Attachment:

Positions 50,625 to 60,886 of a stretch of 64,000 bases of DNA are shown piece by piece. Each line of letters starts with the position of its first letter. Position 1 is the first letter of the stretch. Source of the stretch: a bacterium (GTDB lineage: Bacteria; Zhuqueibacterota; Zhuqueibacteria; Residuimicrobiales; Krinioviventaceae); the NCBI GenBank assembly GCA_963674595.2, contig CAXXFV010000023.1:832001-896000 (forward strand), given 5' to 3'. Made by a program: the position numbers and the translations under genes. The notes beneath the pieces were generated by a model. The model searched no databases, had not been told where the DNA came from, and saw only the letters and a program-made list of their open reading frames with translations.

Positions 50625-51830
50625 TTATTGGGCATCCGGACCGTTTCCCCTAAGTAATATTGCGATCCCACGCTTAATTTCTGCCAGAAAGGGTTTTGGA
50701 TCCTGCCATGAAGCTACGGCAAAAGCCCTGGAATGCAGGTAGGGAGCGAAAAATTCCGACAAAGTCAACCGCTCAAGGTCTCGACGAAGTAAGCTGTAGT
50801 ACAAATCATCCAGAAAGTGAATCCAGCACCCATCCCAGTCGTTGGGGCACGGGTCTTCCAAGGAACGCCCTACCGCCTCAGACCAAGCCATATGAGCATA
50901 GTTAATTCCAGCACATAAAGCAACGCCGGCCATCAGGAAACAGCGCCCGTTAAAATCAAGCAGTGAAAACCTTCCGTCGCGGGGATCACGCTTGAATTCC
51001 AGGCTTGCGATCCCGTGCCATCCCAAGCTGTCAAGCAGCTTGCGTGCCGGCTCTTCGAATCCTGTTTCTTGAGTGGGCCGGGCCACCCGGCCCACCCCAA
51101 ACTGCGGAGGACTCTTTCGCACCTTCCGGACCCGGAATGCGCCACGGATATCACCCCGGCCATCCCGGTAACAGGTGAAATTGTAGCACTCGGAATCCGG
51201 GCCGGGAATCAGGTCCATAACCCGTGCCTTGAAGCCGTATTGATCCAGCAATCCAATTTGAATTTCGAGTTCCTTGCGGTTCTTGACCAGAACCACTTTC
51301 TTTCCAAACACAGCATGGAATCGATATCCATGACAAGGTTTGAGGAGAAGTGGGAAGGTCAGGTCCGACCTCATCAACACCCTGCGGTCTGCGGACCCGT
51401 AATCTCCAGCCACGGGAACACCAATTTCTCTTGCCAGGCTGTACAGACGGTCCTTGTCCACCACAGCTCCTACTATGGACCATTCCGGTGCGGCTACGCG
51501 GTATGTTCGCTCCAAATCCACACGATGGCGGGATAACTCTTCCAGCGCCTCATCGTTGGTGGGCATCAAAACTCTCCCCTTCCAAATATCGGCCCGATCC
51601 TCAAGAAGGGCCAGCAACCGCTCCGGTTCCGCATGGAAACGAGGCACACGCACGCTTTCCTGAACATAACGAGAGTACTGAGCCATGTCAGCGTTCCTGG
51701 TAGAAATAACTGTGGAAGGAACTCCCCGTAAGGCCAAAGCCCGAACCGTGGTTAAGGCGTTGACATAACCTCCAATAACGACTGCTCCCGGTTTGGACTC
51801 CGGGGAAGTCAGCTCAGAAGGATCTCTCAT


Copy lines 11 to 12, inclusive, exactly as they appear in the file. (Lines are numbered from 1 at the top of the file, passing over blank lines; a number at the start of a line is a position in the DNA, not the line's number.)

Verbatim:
51401 AATCTCCAGCCACGGGAACACCAATTTCTCTTGCCAGGCTGTACAGACGGTCCTTGTCCACCACAGCTCCTACTATGGACCATTCCGGTGCGGCTACGCG
51501 GTATGTTCGCTCCAAATCCACACGATGGCGGGATAACTCTTCCAGCGCCTCATCGTTGGTGGGCATCAAAACTCTCCCCTTCCAAATATCGGCCCGATCC